Choosing An Outboard Motor

Choosing An Outboard Motor

30 years ago American manufacturers dominated the outboard motor market.Names such as Mercury, Johnson, Evinrude and Chrysler, led the sphere competing with one another to produce bigger and higher outboard engines. However, while this was happening they have been neglecting the smallest of the outboards. These are the outboard motors that sell in the greatest of numbers and are sometimes the first outboard many people, buy. This being the case many of us persist with the identical brand (brand loyalty) as we buy different bigger outboards over the years. The Japanese seized on this fact and gradually Honda, Yamaha, Suzuki and Tohatsu concentrating on small outboards began to take over as market leaders. They achieved this domination by improving effectivity and reliability. As well as adding features to those small outboards previously only discovered on larger engines.

Having achieved success within the small outboard market, these Japanese manufacturers expanded up the power range. They once more got here to dominate the outboard engine market up to a minimum of 20 hp. The American producers instead of competing with the Japanese, gave up and determined to buy these engines from the Japanese and badge them as their own. Now the Chinese have entered the market. Basically doing what the Japanese did beforehand, copying the most effective features of the present engines and on the similar time keeping prices down.

So allow us to evaluate the outboards which are on provide for those looking for an outboard motor for his or her dinghy. If we take a reasonably larger dinghy say, a Pioner 12, so that every outboard has to push a reasonably heavy weight by the water. If we then take the next outboard motors :

Mercury 2.5hp; Mercury 3.5hp; Mariner 2.5hp; Tohatsu 3.5hp; Yamaha 2.5hp; Suzuki 2.5hp; Honda 2.3hp; and a Parsun 2.6hp. All these outboards are 4 stroke engines. This is because of an E.U. Directive that stops 2 strokes from being sold within the E.U. These outboards will provide a fairly wide range of engines available in the marketplace, for powering dinghies.

To judge one engine against the another several tests were completed. A Bollard pull test showed that the Mercury 3.5hp and Tohatsu 3.5hp were essentially the most highly effective at 90lbs of thrust (These engines together with the Mariner are virtually identical). The least effective was the Honda 2.3hp at 66lbs of thrust. In between have been the Suzuki 2.5hp at 83lbs of thrust, the Yamaha 2.5hp at 78lbs of thrust and the Parsun 2.6hp at 70 lbs of thrust.

Next test was Fuel Consumption. At full speed - 5.seventy five knots, the best outboards had been the Yamaha 2.5hp and the Suzuki 2.5hp by not less than 20%. The worst was the Parsun 2.6hp. When the throttles were eased and the dinghy was cruising the Fuel Consumption comparability was less evident, only about 10% difference. All these figures are for four stroke engines. Nevertheless, based mostly on figures beforehand recorded for 2 strokes under related circumstances, the older engines have been up to 50% less fuel efficient at full speed. Very thirsty! Keep in mind 2 stroke outboards are nonetheless available second hand.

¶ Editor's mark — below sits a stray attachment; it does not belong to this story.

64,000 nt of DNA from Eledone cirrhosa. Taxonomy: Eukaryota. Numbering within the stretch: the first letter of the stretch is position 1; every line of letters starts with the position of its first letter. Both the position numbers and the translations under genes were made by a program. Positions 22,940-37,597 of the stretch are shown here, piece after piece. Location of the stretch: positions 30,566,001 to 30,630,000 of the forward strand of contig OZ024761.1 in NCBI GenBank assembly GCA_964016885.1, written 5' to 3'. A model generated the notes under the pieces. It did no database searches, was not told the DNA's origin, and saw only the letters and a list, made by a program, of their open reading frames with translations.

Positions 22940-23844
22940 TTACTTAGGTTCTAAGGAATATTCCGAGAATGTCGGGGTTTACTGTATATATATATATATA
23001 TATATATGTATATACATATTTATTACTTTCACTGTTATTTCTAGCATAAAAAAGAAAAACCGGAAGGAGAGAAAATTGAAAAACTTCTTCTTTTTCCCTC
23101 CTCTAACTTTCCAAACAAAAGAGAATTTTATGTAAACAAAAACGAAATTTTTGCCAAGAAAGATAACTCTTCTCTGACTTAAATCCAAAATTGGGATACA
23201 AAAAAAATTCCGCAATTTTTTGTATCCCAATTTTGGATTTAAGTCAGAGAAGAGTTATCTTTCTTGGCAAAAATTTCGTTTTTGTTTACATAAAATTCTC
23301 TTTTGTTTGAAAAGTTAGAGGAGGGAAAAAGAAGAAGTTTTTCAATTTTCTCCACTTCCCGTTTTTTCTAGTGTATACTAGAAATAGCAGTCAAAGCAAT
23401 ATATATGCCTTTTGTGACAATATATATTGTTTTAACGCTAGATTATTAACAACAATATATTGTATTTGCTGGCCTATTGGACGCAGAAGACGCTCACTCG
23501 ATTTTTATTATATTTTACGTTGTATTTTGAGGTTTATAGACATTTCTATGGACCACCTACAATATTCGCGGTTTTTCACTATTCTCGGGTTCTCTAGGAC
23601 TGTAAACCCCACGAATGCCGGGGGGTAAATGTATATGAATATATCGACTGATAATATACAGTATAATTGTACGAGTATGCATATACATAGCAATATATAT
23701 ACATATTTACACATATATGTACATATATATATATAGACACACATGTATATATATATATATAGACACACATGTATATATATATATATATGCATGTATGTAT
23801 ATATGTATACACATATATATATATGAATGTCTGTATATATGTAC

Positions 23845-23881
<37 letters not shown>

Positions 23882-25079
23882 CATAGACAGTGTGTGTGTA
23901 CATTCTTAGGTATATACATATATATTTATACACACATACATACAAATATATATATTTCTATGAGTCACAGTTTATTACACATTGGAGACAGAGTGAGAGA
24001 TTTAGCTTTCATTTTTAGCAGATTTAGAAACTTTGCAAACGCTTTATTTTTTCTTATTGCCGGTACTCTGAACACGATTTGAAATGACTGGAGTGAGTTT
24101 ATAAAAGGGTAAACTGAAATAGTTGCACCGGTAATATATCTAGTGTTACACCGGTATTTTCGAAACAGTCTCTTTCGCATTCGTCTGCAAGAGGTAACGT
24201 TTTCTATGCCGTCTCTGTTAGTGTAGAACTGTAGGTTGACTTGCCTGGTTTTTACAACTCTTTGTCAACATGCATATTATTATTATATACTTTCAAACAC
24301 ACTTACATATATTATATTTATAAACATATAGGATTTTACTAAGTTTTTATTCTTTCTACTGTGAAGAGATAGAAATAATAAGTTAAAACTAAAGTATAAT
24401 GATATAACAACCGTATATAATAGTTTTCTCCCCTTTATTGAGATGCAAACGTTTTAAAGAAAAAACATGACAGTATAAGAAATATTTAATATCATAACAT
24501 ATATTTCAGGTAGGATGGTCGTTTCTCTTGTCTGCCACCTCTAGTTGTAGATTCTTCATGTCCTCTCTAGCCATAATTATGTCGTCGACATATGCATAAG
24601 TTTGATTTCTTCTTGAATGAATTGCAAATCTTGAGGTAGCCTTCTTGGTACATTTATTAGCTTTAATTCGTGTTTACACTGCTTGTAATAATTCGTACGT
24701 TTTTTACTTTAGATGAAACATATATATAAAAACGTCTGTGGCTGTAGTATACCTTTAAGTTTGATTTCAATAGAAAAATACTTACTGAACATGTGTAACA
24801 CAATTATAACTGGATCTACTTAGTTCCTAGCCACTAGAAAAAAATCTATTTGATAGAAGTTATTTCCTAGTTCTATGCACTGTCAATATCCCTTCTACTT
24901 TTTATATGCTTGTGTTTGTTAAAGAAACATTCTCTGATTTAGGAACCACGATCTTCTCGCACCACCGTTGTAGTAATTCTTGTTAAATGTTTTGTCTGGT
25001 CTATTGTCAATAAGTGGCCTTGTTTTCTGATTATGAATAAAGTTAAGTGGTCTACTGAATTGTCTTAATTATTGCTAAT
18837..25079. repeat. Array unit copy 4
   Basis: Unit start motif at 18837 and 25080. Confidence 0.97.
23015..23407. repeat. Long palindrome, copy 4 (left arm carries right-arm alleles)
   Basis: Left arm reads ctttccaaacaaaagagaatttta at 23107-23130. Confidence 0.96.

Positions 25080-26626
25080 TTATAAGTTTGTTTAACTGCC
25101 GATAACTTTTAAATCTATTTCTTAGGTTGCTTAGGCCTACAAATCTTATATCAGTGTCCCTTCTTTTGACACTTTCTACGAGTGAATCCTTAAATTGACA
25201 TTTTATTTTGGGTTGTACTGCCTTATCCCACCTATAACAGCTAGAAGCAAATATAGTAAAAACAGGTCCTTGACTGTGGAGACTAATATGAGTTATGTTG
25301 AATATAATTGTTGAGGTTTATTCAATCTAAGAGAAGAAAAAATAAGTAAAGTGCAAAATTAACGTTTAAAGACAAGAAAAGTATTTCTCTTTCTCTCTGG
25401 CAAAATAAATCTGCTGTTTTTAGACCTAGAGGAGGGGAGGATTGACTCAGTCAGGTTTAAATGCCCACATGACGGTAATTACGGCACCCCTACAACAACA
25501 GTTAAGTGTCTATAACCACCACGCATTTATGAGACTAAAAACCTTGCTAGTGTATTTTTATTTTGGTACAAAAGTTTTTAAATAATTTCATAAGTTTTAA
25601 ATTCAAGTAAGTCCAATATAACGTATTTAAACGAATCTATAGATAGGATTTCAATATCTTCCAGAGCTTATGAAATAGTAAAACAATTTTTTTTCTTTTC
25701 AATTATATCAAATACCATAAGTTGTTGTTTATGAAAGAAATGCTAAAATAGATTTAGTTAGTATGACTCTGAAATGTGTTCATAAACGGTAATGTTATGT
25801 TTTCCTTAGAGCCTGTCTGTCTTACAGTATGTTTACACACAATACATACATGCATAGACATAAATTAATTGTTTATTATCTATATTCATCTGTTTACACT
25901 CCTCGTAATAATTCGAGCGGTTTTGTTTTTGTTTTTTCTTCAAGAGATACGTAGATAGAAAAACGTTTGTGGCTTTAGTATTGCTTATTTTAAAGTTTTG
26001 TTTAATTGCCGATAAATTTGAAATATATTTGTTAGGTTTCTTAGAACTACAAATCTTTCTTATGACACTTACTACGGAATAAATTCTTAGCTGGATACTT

Then the load of every outboard motor was compared. Four stroke engines are heavier than older 2 strokes because of the powerhead etc. The Mercury, Mariner, Tohatsu, Yamaha and Parsun all weighed approx. 38 - 41 lbs (18 kg.). Nevertheless, the Honda 2.3hp and Suzuki 2.5hp weighed lots less at 28 lbs (12.5 kg.).

Though the Parsun was the cheapest and it is virtually identical the identical engine as in the Yamaha 2.5hp, it's not as good. It's a bit like me following a Gordon Ramsay recipe, to the letter, but when compared side by side you just know that his is going to be that a lot better. The Chinese are able to repeat, just just like the Japanese did before them, however they have not got it right, but!

Finally just a little about every outboard tested. The Mercury, Mariner and Tohatsu are the identical engine. Beginning settings for the throttle are simple to understand with the choke and stop button clearly labelled. The petrol on/off faucet shouldn't be so clearly marked. All these motors have gears. Ahead and impartial then using the 360 degree rotation you may get astern thrust. There are 4 tilt positions and a shallow water ability. Oil ranges might be easily checked by viewing the indicator on the side of the engine cover.

The Yamaha 2.5hp additionally had simply understood beginning and stopping settings however the oil stage gauge was out of sight under the engine casing cover. As with the Mercury outboard the Yamaha 2.5hp has gears, ahead and neutral with 360 degree rotation. Not like the Mercury which has a shear pin, the Yamaha has a rubber hub at the propeller, so no shear pin to break.

The Suzuki 2.5hp is as above but with the oil gauge simply considered at the side of the cover. The propeller has a shear pin with spares stowed under the engine cover.

The Honda 2.3hp is not water cooled like all the opposite outboards tested. It is aircooled and has no gears. Instead it makes use of a centrifugal clutch. This makes starting and maneuvering more difficult than the others. It merely takes a bit of getting used to it. The oil gauge is out of sight under the cover. The propeller has a shear pin with spares stored under the engine cover.

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